Dozens of Rohingya rescued from stricken vessel after weeks adrift at sea, but fears grow for those still aboard
After spending more than a month adrift on a stricken boat without food or water, dozens of starving Rohingya have been rescued in Indonesia, the United Nations refugee agency said Sunday, offering a glimmer of hope for the persecuted group who fled their refugee camps last month in search of a better life.
Babar Baloch, an Asia spokesperson for the United Nations Refugee Agency (UNHCR), said 58 people believed to be from the boat were rescued in Aceh, though fears remain for the lives of an estimated 130 more – including many women and children – who are still stranded aboard the vessel.
“Some indications suggest local Indonesian fishermen may have done the rescue,” said Baloch. “We still are worried about (the remaining persons’) lives. Hoping they would be rescued soon.”
CNN has reached out to the Indonesian police for comment but has not heard back.
The boat was traveling from Cox’s Bazaar in Bangladesh, where around 1 million members of the stateless Muslim minority Rohingya live in refugee camps after fleeing a brutal campaign of killing and arson by the Myanmar military in western Rakhine state.
At different points in its voyage, the boat was spotted near India, Sri Lanka and Indonesia.
Family members and aid agencies have been warning for weeks that those on board the vessel are on the brink of starvation after their food and water ran out. The UNHCR said its previous pleas for intervention were “continuously ignored” by several South and Southeast Asian countries.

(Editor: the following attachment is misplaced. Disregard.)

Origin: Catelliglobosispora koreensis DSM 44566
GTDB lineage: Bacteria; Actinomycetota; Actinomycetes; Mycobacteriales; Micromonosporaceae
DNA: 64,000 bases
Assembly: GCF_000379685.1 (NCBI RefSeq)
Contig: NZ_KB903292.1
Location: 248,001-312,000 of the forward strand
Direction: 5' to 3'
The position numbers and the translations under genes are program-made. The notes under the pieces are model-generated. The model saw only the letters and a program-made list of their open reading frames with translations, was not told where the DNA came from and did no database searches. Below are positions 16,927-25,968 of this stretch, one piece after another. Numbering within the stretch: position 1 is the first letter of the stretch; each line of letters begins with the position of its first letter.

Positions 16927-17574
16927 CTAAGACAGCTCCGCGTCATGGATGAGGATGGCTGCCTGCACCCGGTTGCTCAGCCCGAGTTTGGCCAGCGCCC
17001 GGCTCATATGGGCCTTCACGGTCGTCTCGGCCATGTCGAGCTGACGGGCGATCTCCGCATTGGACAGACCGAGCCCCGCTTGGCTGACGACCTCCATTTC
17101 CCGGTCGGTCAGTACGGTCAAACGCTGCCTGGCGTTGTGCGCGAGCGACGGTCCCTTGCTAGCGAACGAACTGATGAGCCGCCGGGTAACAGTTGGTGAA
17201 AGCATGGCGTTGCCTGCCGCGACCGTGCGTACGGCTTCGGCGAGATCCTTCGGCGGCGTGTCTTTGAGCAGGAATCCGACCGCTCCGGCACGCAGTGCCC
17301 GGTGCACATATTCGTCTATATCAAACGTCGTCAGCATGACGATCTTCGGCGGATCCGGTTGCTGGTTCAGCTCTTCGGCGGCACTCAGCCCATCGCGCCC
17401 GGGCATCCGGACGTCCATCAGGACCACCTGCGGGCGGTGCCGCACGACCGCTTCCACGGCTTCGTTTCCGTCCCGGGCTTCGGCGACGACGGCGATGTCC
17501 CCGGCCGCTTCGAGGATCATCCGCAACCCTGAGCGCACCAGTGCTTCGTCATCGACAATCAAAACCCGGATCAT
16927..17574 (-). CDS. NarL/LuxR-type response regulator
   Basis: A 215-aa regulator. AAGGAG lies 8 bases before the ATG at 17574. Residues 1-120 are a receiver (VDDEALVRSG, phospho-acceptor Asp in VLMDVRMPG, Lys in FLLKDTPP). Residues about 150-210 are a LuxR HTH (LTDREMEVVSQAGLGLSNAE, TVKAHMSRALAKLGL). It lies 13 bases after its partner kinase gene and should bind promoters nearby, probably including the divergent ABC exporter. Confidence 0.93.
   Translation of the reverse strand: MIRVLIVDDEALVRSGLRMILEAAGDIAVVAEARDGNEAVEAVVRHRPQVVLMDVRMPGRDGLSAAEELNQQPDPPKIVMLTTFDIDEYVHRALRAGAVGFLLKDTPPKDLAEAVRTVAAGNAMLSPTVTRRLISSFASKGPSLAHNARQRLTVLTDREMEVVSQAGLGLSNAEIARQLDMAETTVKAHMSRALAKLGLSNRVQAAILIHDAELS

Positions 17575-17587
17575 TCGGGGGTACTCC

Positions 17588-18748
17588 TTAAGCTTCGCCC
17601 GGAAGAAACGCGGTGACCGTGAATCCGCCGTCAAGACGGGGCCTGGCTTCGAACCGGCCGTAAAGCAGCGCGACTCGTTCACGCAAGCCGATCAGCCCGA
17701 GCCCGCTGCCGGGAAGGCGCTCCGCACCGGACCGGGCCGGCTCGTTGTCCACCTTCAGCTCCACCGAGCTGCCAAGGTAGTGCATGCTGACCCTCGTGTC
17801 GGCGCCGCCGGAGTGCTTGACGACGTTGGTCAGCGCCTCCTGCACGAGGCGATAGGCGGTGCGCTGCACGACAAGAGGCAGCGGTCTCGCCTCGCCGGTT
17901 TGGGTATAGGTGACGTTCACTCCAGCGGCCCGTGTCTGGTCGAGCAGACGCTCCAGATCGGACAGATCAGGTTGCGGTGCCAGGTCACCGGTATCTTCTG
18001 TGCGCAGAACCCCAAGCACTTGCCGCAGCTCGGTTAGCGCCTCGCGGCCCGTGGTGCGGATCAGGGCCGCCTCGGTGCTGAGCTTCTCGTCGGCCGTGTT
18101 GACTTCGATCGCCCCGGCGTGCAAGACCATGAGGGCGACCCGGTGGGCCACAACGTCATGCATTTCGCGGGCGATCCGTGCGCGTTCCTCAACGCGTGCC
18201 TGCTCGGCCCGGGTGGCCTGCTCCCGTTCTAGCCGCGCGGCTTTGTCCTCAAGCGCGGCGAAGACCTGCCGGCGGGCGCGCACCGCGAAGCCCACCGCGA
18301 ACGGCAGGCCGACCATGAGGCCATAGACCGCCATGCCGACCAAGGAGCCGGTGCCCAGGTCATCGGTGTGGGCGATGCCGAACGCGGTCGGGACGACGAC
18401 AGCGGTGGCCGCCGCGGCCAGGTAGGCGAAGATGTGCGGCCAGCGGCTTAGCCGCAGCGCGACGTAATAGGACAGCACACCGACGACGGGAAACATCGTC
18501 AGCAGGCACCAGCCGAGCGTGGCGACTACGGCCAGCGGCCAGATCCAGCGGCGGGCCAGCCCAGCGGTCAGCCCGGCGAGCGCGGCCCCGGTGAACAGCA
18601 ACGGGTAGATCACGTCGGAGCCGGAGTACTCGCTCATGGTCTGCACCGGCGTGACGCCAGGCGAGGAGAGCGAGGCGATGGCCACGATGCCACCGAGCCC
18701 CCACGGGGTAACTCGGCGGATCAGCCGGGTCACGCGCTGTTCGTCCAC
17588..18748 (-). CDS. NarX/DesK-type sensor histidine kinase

The rescue comes just one day after the UN agency said around 180 Rohingya refugees aboard a separate vessel missing at sea are now feared dead.
The second boat also started its “ill-fated” journey in late November, and began to break apart in early December, the UNHCR said in a statement, citing unconfirmed reports.
“Relatives have lost contact. Those last in touch presume all are dead,” the statement added. “We hope against hope this is not the case.”
Amnesty International on Saturday appealed to the Indonesian government to assist with the rescue and disembarkation of the passengers on both boats.
“Many people, in Indonesia, Australia, and all around the world, are just ready to celebrate Christmas. The spirit of humanity that shows during Christmas must prevail in time like this,” it said in a statement.
“We also urge the Indonesian government to lead a regional initiative to resolve the refugee crisis.”
Since 2020, more than 3,000 Rohingya have attempted the risky journey from Bangladesh by sea, according to the UN. Two thirds of those fleeing are women and children, it added.
Many seek safety from the overcrowded refugee camps of Cox’s Bazar, where conditions are dire and women are at risk of sexual assault and violence.
While all countries are bound by international law to rescue people in distress at sea, swift action is not always forthcoming – particularly where Rohingya refugees are concerned.
Passengers have been turned away from some countries, while women have reported being assaulted during the journey.
According to Baloch, some 2,000 Rohingya have taken the risky sea journey in 2022 alone. Of that number, nearly 200 have been reported missing, he added.
If reports of the 180 feared dead are confirmed, it would make this year one of the deadliest for the persecuted group seeking refuge in a third country, Baloch said.
“We hope against hope that the missing are still alive somewhere out there,” he added. “But if these fears are true, this will make it a tragic year of huge proportions involving desperate people.”